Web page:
WREXHAM FIRE ENGINE ESTABLISHMENT. Fire Engines Station, Chester-street; Keys of the Engine-House with Superintendent Young, opposite the Station House, and at the Provincial Insurance Com- pany's Offices, High-street.
PRINCE OF WALES VOLUNTEER FIRE BRIGADE. Addresses. JTaracs. Day. I Night. I E. H. Jones, Captain Provincial Ins. Office Rhosnesney J. P. Williams, lstLii-ut. X. £ S. Wales Bank 9 Penybryn. W. Turner, 2nd do. Post Officc, Queen-st. :P. O. Queen-st. T. Haywood, Secretary Queen-Street Queen-street. W. Jones. Sergeant Provincial Ins. Office fcgerton-street. W. Hughes Williams ditto :43, Chester-it. W. E. Williams ditto do. T. LI. Bees I ditto '3õ. do. Thomas Price ditto 15. Erddig Road Thomas Milligan ditto j55, Chester-st. Edward Evans ditto HO Holt-street G. R. Johnstone rlitto ;Lambpit.street. W. H. Pritcliard Littn :4G, Wm. Fechan. P. R. Hughes Town Hill 'Town Hill Thomas Bury Temple Plata 'Sontley Road Edward Lewis Town Hill !Queen-street J. L. Garnett -1 High-street jHigh-street PROVINCIAL FIRE BRIGADE. John Young, Supt. Cheater-street IChester-street Thomas Voun^ jPenybryn Penybryn Thomas Jones Brook-street 'Brook-street Edward Lloyd Bank-street > ditto William Hughes 52, Chester-street ditto Peter Ashton ditto (Beast Market __° Horses always in readiness for the Engines at the Wynnstay Arms Hotel stables, High-street.
TO OTJJZ READERS. THE constantly increasing call for the WREXHAM ADVER- TISER has rendered onr present machinery inadequate to supply the demand. For several weeks past we have been powerless under the difficulty, and quite unable to print off the number of papers required. Even if truth permitted it, a sense of propriety and modesty would prevent us ascribing any of this success to the abilities possessed by our present staff" weakened—irreparably weakened as that staff has been by the departure of an honored name from among us. This recent rapid increase iu our circulation is doubtless mainly traceable to the large amount of sympathy for the family of one who had spent a life-time in the service of the people. We acknowledge with gratitude the great amount of sympathy thus exhibited, and at the same time beg to intimate that we have purchased A LARGE NEW PRINTING MACHINE. AXD A POWERFUL STEAM ENGINE, j which are now in course of erection on our premises' The additional power and speed thus gained will enable us to meet an extended demand, and also to wait for the very latest intelligence before going to press. Other improvements will follow, which will be announced in due time. We sincerely thank the public for their kind support and beg to assure them that nothing shall be wanting on our part to further to the best of our ability those principles of romnK-iv'al freedom, and civil and reli- gious liberty, which have so added to the moral status all(I IlLateria I comfort of the country.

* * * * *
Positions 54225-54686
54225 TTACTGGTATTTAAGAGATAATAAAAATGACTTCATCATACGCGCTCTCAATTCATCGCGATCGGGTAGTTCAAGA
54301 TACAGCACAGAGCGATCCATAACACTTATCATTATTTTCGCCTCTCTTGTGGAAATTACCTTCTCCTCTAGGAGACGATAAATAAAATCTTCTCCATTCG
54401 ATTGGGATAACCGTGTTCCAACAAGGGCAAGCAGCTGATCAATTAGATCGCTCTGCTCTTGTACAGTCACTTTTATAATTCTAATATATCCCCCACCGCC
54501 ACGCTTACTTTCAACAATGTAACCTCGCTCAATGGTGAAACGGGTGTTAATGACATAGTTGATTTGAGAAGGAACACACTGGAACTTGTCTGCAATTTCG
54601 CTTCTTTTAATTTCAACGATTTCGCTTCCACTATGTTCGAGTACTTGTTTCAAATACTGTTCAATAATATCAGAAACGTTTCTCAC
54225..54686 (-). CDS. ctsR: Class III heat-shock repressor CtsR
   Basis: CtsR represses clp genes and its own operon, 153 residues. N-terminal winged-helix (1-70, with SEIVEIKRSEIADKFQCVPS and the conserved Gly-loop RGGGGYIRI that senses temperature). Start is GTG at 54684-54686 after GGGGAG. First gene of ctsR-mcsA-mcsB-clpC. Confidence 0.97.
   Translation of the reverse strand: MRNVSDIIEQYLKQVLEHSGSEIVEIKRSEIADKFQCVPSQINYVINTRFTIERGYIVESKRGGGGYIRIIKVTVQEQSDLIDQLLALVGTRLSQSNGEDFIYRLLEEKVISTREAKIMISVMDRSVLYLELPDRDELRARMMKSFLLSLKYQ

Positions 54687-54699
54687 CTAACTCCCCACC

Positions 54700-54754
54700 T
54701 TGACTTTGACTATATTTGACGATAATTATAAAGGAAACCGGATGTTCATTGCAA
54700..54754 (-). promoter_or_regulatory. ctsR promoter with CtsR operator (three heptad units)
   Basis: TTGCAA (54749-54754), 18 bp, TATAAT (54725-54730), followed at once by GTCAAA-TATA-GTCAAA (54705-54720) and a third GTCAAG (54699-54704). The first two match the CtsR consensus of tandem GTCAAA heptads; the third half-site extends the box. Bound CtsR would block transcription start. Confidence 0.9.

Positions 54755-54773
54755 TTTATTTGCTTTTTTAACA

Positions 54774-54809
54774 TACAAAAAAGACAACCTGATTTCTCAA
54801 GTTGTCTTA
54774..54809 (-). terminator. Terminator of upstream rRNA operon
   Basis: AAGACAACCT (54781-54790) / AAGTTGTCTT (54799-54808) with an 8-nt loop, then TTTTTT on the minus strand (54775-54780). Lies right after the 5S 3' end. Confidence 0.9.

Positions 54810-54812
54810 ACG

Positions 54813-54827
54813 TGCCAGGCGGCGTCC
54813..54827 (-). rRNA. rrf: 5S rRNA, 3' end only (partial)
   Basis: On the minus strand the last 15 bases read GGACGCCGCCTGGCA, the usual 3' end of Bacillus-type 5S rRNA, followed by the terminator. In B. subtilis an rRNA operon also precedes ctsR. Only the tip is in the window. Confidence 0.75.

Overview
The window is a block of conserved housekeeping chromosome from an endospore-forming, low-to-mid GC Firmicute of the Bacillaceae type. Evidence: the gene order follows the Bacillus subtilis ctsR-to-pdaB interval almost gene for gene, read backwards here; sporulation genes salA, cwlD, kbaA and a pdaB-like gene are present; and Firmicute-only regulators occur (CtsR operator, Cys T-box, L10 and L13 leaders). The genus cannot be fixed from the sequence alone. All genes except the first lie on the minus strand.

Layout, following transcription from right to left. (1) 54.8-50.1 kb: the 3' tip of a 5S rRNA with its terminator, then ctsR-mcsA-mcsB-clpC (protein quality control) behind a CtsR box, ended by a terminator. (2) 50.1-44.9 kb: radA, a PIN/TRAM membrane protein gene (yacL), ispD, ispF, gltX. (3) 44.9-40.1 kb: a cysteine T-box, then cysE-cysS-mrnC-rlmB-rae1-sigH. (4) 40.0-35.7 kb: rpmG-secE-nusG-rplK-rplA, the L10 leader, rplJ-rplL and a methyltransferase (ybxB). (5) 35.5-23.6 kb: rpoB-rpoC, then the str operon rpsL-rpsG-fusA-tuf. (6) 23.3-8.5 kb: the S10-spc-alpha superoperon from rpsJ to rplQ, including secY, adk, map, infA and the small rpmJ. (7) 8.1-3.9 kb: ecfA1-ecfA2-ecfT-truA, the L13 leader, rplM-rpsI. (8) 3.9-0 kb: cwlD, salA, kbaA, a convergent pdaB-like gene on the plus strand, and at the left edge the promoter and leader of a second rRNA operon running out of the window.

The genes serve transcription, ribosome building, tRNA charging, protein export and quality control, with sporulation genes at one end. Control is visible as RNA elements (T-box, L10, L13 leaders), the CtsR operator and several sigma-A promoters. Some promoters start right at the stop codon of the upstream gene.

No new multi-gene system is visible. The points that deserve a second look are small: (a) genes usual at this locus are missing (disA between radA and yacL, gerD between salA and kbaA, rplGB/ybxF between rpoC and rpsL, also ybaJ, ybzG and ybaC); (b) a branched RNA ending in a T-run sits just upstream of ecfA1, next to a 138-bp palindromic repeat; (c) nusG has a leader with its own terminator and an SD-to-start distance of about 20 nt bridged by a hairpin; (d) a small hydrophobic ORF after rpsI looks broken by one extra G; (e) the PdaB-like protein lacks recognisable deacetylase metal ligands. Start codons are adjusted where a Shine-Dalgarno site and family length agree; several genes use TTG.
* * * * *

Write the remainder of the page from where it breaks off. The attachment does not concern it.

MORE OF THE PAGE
THE PLAtilTK OF PIGS AND I POTATOES. WE have no wish to tire our readers outright with harping on this string week after week, hut- the plague of pigs and potatoes appears to he so decidedly the prevailing topic at the pre- I sent moment that we feel assured we should be guilty of a derileetion of duty if we Hassell over the subject altogether. We are free to confess, whatev er may be the likes and dislikes of the chief civic authority of this borough, that Ave have no Jewish aversion to pigs ourselves, nor, on the other hand, have we any Hibernian attachment to potatoes. We shall try, as far as possible, to view both (the animals and the vegetables) from a commercial stand point, without any regard to our personal prejudices. We have it, on the authority of an Alderman, that there is imattelllpt going forward to revolutionise the town, all based upon the grievances of pigs and the petty question of potatoes. The revolutionists met in the Town Hall, on Tuesday evening last, and the meet- ing, to use the stereotype phrase of the pcuuy- a-liner, was certainly very numerously and respectably attended." We have neither time nor space to go into details. A faithful report of the proceedings will be found in another column—here we must confine ourselves to some of the more salient points. As, with two exception. the opinion and feeling of the meeting was all in one direction, we need not trouble ourselves with that side of the question. The majority were against removing the pigs and the poattoes, aad all the circumstances considered, we believe the majority was light. The most noticeable feature in the meeting was ilic rosiirrect i oii of* -i\lr. the resurrection of Mr. Manuel Jones. People said he was dead and buried, hut there he was in all his pristine vigour, maintaining that a Mayor, or rather the Mayor, could do no wrong. The streets had been cleared, and the people in reply to the (Itiestioii HONN- did they like it r" replied Not at all." Hereupon Mr. Manuel J ones said he was alway" s opposed to clearing the streets, but in the same breath defended themall who did clear the streets. < £ His worship' was not a member of the council when it was agreed to sweep the stalls, standings, and baskets from the earth. Very clever this. But it, unfortunately, happens I that one of the first act s of the Mayor, after he became a member of the council, was to claim the credit of being the person who pulled the strings, when the puppet moved a certain motion requesting the Market Hall Company to provide accommodation for the vendors of vegetables and other articles who were located on the streets. We hold that it must either he a good thing or a bad thing to clear the streets. If it is a good thing why should Mr. Manuel Jones be so anxious to trumpet forth the tact that he was always opposed to it. If It is a bad thing, why defend the Mayor for having laboured so hard to accomplish it P Alderman Evans, in his zeal to defend the Mayor, left Ex-councillor Jones decidedly in the shade. He insinuated that there was a conspiracy a foul cabal somewhere—the object of which was the annihilation of the Mayor. All the lawyers in the town were bent on the Mayors destruction. Eight lawyers pitted against one. with the one more than a match for the eight. To use the expressive words of the Alderman, the .^ra yor h a "more law in his little linger than the other eight lawyers in tl' 1] 1 Ii n I' 1 their w ho l e bodies." English statutes were never before compressed into so small a com- pass. The knowledge of the existence of such an extraordinary little finger is a piece of in- formation for the discovery of which we must all feel greatly indebted to Mr. Alderman Evans—none the less so as it was imparted to us in a discussion that took place on pigs and potatoes.